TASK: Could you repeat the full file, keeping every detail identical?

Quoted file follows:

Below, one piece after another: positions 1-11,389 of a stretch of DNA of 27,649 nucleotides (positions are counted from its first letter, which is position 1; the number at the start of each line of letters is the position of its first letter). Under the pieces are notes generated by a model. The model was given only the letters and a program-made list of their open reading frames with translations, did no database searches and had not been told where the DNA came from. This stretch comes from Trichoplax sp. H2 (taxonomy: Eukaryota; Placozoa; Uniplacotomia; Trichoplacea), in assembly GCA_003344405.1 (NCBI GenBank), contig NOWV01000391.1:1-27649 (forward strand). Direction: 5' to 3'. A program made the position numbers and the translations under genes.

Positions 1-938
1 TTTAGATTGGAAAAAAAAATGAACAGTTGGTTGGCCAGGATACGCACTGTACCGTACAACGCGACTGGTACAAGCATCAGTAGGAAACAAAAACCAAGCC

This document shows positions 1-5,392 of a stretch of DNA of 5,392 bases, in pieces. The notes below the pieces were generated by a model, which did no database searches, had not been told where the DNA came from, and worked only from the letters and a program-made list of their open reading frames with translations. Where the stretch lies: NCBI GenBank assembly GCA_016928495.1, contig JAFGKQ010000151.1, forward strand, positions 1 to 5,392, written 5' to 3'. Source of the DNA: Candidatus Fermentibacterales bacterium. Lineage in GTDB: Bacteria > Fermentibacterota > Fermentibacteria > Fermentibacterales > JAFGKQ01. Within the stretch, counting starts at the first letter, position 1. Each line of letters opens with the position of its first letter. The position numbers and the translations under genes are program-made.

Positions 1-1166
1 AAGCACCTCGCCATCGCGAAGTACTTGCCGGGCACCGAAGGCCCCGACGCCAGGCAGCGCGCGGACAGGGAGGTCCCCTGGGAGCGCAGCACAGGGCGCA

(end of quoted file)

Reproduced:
Below, one piece after another: positions 1-11,389 of a stretch of DNA of 27,649 nucleotides (positions are counted from its first letter, which is position 1; the number at the start of each line of letters is the position of its first letter). Under the pieces are notes generated by a model. The model was given only the letters and a program-made list of their open reading frames with translations, did no database searches and had not been told where the DNA came from. This stretch comes from Trichoplax sp. H2 (taxonomy: Eukaryota; Placozoa; Uniplacotomia; Trichoplacea), in assembly GCA_003344405.1 (NCBI GenBank), contig NOWV01000391.1:1-27649 (forward strand). Direction: 5' to 3'. A program made the position numbers and the translations under genes.

Positions 1-938
1 TTTAGATTGGAAAAAAAAATGAACAGTTGGTTGGCCAGGATACGCACTGTACCGTACAACGCGACTGGTACAAGCATCAGTAGGAAACAAAAACCAAGCC

This document shows positions 1-5,392 of a stretch of DNA of 5,392 bases, in pieces. The notes below the pieces were generated by a model, which did no database searches, had not been told where the DNA came from, and worked only from the letters and a program-made list of their open reading frames with translations. Where the stretch lies: NCBI GenBank assembly GCA_016928495.1, contig JAFGKQ010000151.1, forward strand, positions 1 to 5,392, written 5' to 3'. Source of the DNA: Candidatus Fermentibacterales bacterium. Lineage in GTDB: Bacteria > Fermentibacterota > Fermentibacteria > Fermentibacterales > JAFGKQ01. Within the stretch, counting starts at the first letter, position 1. Each line of letters opens with the position of its first letter. The position numbers and the translations under genes are program-made.

Positions 1-1166
1 AAGCACCTCGCCATCGCGAAGTACTTGCCGGGCACCGAAGGCCCCGACGCCAGGCAGCGCGCGGACAGGGAGGTCCCCTGGGAGCGCAGCACAGGGCGCA